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Balancing the conflicting interests in right to light

Posted: 13th January 2015   In: Dispute Resolution

The Law Commission wants to reform the law relating to the right to light, in an effort to balance the legitimate yet often conflicting interests of both developers and property owners

The Commission is concerned that under the current system, there is no time limit for bringing claims that a right to light has been infringed. It means that disputes can emerge while construction is under way and even continue after the project has been completed.

Developers can be ordered to stop building even though the project is well under way. They may have to pay compensation to the owners of affected properties and in extreme cases, they may be ordered to demolish a new building.

The Commission wants to update the law to prevent costly disputes by trying to resolve issues before developments get underway and large amounts of money have been invested.

It wants a statutory notice procedure which would allow landowners and developers to require householders to tell them if they intended to seek an injunction to protect their right to light. They would need to object within a specified time or lose the right to do so.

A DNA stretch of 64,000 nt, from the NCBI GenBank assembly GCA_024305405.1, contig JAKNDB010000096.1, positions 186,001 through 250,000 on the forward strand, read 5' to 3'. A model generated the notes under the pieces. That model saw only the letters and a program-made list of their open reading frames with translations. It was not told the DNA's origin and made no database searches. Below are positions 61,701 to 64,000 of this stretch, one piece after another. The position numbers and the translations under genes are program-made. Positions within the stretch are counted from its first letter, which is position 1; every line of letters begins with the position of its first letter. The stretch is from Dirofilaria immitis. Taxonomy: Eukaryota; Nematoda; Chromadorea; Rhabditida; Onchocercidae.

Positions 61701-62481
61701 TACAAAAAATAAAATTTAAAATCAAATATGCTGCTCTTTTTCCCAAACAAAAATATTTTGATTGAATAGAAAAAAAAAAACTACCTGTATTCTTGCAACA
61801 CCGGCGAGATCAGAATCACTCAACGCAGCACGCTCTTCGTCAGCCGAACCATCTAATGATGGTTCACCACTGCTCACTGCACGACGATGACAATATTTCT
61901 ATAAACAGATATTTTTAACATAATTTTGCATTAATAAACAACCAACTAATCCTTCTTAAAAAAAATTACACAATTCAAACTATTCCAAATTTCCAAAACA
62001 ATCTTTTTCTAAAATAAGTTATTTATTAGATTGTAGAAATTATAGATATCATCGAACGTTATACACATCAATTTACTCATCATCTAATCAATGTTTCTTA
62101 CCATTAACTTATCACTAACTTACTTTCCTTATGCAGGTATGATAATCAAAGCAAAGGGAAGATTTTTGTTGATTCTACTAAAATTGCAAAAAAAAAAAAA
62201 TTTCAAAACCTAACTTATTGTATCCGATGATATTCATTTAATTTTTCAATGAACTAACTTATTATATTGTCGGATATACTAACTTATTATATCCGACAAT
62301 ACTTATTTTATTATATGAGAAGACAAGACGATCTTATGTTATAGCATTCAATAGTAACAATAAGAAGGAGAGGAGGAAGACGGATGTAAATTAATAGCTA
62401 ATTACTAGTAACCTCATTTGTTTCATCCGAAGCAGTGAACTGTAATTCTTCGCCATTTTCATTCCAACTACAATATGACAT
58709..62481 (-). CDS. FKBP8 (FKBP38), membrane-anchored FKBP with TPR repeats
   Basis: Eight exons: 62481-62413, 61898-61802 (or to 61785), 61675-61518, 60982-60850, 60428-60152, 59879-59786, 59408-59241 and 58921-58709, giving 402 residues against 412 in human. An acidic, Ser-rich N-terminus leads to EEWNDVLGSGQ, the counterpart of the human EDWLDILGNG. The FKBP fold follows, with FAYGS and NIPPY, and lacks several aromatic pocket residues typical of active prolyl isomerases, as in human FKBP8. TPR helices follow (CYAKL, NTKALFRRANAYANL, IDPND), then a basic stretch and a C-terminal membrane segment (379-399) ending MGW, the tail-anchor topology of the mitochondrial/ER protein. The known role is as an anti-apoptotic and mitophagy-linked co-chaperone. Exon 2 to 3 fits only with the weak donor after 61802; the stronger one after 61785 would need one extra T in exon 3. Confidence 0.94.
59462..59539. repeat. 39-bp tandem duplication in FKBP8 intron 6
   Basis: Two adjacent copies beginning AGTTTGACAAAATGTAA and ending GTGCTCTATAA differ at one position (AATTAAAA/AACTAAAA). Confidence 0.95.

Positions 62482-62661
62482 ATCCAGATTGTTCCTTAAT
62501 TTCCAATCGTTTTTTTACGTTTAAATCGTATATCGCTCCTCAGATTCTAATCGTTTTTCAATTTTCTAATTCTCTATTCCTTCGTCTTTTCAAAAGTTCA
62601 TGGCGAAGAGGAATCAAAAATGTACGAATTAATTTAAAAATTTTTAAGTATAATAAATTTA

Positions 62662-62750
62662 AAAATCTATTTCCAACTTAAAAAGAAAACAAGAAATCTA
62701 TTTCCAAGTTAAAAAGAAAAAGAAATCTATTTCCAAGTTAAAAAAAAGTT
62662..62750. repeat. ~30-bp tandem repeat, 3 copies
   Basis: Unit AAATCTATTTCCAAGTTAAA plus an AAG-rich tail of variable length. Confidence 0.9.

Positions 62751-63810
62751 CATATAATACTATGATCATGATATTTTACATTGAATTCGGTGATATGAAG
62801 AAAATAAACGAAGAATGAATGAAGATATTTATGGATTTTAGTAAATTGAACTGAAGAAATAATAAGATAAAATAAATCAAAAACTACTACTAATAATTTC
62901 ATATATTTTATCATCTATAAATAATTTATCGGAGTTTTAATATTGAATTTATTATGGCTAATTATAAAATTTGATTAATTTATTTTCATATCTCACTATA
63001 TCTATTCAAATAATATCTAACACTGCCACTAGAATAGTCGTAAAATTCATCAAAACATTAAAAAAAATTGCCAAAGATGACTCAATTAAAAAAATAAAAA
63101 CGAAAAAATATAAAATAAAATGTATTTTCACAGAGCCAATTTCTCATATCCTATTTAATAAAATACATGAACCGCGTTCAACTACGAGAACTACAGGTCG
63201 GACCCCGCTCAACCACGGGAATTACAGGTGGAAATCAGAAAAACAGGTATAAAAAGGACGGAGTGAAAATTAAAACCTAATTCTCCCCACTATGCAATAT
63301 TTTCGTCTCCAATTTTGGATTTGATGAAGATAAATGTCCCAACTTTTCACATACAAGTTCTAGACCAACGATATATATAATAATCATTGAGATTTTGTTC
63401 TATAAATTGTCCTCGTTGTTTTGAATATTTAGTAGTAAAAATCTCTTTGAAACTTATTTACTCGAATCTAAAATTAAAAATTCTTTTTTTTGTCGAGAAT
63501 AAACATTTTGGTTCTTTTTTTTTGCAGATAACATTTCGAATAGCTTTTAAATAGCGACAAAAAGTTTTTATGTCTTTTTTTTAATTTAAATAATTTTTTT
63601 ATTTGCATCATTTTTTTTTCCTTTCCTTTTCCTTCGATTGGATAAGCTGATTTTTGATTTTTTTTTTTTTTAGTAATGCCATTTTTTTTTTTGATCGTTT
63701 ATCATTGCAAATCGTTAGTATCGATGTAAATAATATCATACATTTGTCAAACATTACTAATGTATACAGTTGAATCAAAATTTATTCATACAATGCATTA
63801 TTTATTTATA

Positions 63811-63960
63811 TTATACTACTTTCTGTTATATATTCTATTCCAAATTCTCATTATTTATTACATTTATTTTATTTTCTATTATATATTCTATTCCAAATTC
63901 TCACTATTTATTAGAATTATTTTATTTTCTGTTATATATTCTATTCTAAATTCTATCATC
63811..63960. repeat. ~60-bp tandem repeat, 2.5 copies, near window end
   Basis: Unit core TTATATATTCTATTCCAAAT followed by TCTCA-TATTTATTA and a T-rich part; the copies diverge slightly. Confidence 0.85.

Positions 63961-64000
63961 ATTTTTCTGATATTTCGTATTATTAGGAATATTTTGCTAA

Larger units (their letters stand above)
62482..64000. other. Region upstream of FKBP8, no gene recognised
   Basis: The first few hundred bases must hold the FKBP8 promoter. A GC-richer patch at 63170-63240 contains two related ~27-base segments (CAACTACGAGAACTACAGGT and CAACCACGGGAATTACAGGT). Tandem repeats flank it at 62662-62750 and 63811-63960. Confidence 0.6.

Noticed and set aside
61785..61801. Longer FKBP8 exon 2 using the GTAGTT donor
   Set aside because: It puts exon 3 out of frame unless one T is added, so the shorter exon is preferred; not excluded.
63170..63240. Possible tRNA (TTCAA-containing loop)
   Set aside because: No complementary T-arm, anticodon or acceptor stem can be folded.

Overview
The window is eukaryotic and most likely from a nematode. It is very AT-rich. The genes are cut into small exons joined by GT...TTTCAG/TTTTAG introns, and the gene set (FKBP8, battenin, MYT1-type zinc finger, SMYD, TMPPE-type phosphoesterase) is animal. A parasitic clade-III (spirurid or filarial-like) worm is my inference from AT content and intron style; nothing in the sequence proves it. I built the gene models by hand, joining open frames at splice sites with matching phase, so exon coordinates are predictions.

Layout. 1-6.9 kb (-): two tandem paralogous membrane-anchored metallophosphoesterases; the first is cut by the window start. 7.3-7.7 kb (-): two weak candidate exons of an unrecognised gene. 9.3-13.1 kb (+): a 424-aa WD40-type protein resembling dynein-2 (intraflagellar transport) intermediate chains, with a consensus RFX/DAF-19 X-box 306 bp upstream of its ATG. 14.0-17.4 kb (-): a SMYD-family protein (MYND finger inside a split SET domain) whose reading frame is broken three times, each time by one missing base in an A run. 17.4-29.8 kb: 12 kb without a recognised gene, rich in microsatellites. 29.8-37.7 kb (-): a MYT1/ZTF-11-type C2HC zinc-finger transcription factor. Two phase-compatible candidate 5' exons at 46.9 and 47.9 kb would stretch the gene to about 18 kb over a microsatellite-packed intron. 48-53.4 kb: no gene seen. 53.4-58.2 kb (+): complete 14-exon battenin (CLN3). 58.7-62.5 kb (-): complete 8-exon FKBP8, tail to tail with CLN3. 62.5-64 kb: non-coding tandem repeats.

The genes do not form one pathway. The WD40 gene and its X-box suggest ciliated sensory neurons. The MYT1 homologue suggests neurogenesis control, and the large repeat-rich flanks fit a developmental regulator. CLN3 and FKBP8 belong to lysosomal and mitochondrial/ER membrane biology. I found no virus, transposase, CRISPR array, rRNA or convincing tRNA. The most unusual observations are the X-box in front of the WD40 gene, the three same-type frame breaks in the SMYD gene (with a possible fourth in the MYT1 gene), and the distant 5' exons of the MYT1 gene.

Professor Elizabeth Cooke, the Law Commissioner leading the project, said: "Rights to light are important, particularly for homeowners. The law must continue to protect them. But it is essential that the law provides an appropriate balance between the protection of light and the development of the modern, high-quality residential, office and commercial premises we need in our town and city centres.

"Our reforms will clarify the legal relationships between the parties, bring transparency and certainty, and reduce the scope for disputes. Where disputes do happen, it will be easier and quicker for landowners, developers and the courts to resolve them.”

The Commission’s proposals are now being considered by the government. We shall keep clients informed of developments.

Please contact Neil O'Callaghan if you would like more information about the issues raised in this article.

Posted by: Neil O'Callaghan
Commercial Litigation
Luton Office